Moreover, the creation of new accounting standard will have an impact on the social reality4. In other words, social reality can be explained by the indirect agreement of a concept by a group or a community, such that it becomes a share reality or a reality taken for granted. In fact, accounting is often implicated in the construction of social reality every time a new accounting standard is published.

When  the  IASB  and  FASB  are  publishing  a  new  accounting  standard  the  accounting community will have to take it for granted and will have to use it according to those principles. An example to illustrate that is the IAS36 (Impairment of Assets) the objective of which is “to ensure that assets are carried at no more than their recoverable amount, and to define how recoverable amount is determined”  (Deloitte  2010).  All  assets  can  be  impaired  except  for  inventories,  deferred  tax assets, financial assets, etc… Accounting standards are guidelines to help accountants make decisions. However, those standards are often imposed and not submitted to the vote of the general population.

To conclude, accounting is evolving, it is moving towards the creation of global conceptual framework. However, the profession should understand the importance it has on the social reality and help the system to become more ethical, reliable and most of all objective. Images such as the historical record (cost), current economic reality, information system and commodity; have provided accountants with a better understanding of their profession but more images will eventually appear; more financial difficulties. The idea is that accountancy must learn from their past mistakes and makes itself in the future; moreover, it should evaluate its situation periodically to understand where it is going. Indeed, just like a marketing or financial decision accounting profession should plan, implement, control and evaluate its reforms.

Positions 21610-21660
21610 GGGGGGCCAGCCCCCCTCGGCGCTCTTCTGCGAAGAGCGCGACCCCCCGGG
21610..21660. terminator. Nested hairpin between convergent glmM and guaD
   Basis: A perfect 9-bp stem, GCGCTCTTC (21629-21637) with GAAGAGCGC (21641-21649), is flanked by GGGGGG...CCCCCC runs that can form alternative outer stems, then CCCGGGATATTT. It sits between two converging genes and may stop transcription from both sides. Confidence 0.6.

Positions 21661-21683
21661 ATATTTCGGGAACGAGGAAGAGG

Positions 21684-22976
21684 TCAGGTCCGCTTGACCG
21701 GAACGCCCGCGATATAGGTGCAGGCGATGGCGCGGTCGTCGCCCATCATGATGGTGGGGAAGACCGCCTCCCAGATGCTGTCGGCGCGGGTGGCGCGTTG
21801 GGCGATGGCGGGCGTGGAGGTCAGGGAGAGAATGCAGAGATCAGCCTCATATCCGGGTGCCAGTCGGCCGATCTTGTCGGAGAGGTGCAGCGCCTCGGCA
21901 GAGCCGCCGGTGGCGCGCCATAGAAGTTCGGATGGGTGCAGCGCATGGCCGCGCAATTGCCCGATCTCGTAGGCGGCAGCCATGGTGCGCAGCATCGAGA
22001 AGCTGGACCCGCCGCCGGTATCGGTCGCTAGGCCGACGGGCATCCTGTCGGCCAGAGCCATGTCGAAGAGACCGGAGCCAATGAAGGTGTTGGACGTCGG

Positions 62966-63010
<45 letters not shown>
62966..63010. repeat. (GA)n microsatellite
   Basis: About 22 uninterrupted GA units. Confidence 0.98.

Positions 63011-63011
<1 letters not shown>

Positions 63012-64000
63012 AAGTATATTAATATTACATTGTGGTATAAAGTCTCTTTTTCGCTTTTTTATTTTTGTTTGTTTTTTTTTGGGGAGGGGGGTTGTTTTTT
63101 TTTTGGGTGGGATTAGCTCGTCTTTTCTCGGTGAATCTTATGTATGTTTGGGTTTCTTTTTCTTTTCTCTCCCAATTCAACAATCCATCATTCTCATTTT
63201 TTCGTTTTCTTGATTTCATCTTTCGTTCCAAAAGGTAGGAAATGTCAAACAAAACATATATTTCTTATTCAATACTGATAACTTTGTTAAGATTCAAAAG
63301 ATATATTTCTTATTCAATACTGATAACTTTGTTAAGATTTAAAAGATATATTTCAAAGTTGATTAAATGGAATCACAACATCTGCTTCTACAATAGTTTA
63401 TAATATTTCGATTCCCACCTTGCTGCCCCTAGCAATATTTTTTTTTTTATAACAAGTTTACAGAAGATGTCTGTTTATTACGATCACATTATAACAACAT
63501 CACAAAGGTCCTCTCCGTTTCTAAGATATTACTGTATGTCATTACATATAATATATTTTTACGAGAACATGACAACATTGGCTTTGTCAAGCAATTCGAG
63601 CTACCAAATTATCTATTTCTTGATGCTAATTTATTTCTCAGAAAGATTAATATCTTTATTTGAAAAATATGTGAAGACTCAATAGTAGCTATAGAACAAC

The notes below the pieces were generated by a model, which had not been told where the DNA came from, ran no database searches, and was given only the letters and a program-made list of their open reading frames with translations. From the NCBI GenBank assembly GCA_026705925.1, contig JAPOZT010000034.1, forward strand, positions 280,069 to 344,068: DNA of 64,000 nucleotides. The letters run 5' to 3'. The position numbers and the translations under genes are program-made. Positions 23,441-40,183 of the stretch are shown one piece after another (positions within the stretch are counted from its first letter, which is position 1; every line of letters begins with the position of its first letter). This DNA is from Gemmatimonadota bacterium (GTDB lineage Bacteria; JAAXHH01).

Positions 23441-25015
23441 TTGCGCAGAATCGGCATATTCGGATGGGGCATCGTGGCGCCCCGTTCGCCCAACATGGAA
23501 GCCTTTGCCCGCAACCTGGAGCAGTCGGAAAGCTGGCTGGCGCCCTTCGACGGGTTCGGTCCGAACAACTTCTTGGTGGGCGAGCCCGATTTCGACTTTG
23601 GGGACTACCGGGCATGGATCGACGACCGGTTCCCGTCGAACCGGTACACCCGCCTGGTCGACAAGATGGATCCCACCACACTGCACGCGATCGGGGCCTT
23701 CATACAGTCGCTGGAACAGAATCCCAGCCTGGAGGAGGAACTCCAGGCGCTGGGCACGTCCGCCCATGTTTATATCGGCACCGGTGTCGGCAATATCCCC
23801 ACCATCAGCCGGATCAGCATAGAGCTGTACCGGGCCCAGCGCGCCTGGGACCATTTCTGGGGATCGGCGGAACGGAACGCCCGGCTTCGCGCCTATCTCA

1 See Britannica Dictionary 2009: Objective represent the reality: relating to, or being an object, phenomenon, or condition in the realm of sensible experience independent of individual thought and perceptible by all observers: having reality independent of the mind.
2 The American Institute of Certified Public Accountants
3 GlaxoSmithKline Plc
4 Definition found on www.websters-online-dictionary.org: is distinct from biological reality or individual cognitive reality, and consists of the accepted social tenets of a community.

Bibliography:

Book

  • Barry Elliott and Jamie Elliott (2009). Financial Accounting and Reporting. 13th ed. England: Pearson Education Limited

Encyclopaedia

  • Microsoft ® Encarta ® 2009. © 1993-2008 Microsoft Corporation. Objectivity. Last accessed 23 November 2010

Journals:

  • Edward Stamp. (1981). Why can accounting not become a science like physics?. Abacus. 17 (n°1), p13-27.
  • Gareth Morgan. (1988). Accounting as reality construction: Towards a new epistemology for accounting practice. Accounting, Organizations and Society. n°5 (88), p477-485.
  • Stanley W. Davis, Krishnagopal Menon and Gareth Morgan. (1982). The images that have shaped accounting theory. Accounting, Organizations and Society. 7 (n°4), p307-318.
  • Stephen  A.  Zeff.  (1978).  The  rise  of  economic  consequences.  Journal  of  Accountancy. December (78), p56-63.

Web-pages:

Online Annual Reports [PDF]